To date, the Consortium has doubled the number of eye doctors with a PhD in Africa, provided over 20,000 health professionals with online training in eye health, and screened over 200,000 schoolchildren in Kenya using the smart-phone based vision testing tool, Peek.

Her Royal Highness The Countess of Wessex, Vice-Patron of The Trust, attended the event and spoke with leading ophthalmologists and health professionals about their work which is changing the way eye care is delivered in some of the most under-resourced areas of the Commonwealth. Her Royal Highness also tried out specialist surgical training equipment to simulate eye surgery, which is being used to train eye doctors from all over the Commonwealth.

The following day Her Royal Highness hosted a reception at St. James’s Palace for the Consortium delegates, High Commissioners, policy makers and eye health experts to celebrate the achievements of global eye health leaders. Dr Simon Arunga, Consortium-funded LSHTM research fellow at Mbarara University of Science and Technology in Uganda, gave a speech on the impact the Consortium has had in Uganda and around the Commonwealth.

The Commonwealth Eye Health Consortium at St James’s Palace. © Theodore Wood Photography

Dr Will Dean (research fellow) and Dr Denise Kavuma (MSc PHEC fellow) demonstrate to HRH The Countess of Wessex specialist surgical training equipment to simulate eye surgery which is being used to train eye doctors from all over the Commonwealth. Photo credit: Tara Moore / The Queen Elizabeth Diamond Jubilee Trust

 

Posted in News | Comments Off on CEHC Five Year Meeting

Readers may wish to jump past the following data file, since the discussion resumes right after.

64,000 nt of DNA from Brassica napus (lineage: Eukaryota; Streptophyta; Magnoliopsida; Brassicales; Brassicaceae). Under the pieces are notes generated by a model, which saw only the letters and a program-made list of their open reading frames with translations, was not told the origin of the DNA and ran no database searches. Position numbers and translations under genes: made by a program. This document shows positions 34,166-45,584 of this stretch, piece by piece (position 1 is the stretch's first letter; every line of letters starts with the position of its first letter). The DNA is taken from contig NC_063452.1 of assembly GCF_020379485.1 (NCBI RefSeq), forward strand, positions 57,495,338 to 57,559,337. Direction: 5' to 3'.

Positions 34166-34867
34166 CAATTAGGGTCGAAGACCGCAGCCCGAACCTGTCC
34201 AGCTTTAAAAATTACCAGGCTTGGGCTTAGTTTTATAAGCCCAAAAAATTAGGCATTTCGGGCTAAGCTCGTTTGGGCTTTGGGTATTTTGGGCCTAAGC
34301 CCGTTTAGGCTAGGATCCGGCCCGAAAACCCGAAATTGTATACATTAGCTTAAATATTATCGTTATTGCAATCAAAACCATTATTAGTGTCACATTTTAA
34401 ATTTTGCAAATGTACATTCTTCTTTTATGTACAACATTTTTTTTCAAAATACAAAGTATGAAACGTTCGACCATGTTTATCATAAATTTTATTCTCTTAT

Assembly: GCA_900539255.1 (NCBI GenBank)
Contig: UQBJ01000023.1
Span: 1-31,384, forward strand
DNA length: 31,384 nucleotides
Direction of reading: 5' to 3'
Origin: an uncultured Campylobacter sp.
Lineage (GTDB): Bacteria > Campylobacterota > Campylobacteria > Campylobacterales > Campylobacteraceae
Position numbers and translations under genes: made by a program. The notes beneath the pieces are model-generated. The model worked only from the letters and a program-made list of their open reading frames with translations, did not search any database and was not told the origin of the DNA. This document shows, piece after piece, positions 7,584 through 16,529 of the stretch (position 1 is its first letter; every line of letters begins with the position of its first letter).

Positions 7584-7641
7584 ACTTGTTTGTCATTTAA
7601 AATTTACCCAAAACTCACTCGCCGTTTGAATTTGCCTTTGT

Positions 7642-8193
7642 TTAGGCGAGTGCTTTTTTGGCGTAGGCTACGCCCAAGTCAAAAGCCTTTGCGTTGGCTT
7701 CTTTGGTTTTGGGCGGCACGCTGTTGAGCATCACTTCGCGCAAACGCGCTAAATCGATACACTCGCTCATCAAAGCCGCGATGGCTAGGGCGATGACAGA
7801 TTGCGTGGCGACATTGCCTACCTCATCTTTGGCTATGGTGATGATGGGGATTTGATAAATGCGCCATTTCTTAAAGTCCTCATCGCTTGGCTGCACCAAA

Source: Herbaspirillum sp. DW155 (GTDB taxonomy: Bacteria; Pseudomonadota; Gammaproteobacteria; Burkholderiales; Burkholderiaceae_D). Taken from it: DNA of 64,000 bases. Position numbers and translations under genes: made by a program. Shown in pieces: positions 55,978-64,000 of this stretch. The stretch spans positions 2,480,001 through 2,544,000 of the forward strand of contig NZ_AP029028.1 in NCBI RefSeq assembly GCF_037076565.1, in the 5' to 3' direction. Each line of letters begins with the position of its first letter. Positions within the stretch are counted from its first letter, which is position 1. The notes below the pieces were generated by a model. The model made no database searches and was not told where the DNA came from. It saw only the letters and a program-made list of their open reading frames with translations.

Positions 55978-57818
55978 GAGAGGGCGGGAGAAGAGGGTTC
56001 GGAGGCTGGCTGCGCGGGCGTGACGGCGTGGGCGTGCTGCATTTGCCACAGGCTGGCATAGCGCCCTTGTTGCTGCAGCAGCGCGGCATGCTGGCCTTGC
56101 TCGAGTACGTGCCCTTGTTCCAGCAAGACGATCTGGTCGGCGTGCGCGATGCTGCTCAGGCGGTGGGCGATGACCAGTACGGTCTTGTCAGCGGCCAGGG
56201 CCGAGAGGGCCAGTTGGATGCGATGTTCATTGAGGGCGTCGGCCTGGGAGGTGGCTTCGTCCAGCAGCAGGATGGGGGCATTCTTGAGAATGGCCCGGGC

Opening ceremony of the Keppel Street building

Prince of Wales outside the School

The School was officially opened by HRH The Prince of Wales (who went onto become Edward 8th who abdicated), on 18th July 1929 at 12pm. On arrival he was welcomed by the Chairman of the Board of Management, Lord Melchett; Chairman of the Court of Governors, Sir Holburt Waring; and the Vice-Chancellor of the University of London, Sir Gregory Foster. The Prince was presented to the Architects, Morley Horder and Verner Rees who offered him the key to the building, the Archives has the box in which the key was presented, this is currently on display in the Manson foyer. The Prince did not need to use the key and it is believed that he put it in his pocket.

In the Entrance Hall the Prince was presented to more senior staff and then taken up to the Library where he gave a speech in which he formally declared the building open. At this point, the main doors of the building were opened and a fanfare sounded by the trumpeters of the Coldstream Guards.

HRH Prince of Wales giving a speech in the Library

Here is an extract of part of his speech:

‘You have cause to be proud of this magnificent building, and if the laboratories, museum, and lecture theatre make good the promise of this library, I think you are indeed to be congratulated, and the building will be a notable addition to the homes of learning in London. Reference has been made to the part played by America and the duty which lies on both the British Government and the British people to see that the School is worthily endowed and maintained. The building is a sign that post-graduate education in medicine is about to come into its own. The establishment and endowment of this centre of teaching in preventive medicine is a signal example of the bond between the two great English speaking races of the world. The Chairman has rightly said that there are not territorial frontiers in hygiene. The instruction in the classroom and laboratories of this building will be conveyed by medical practitioners of every nationality to the far corners of the earth. This research will find its results wherever man lives and moves and has his being.’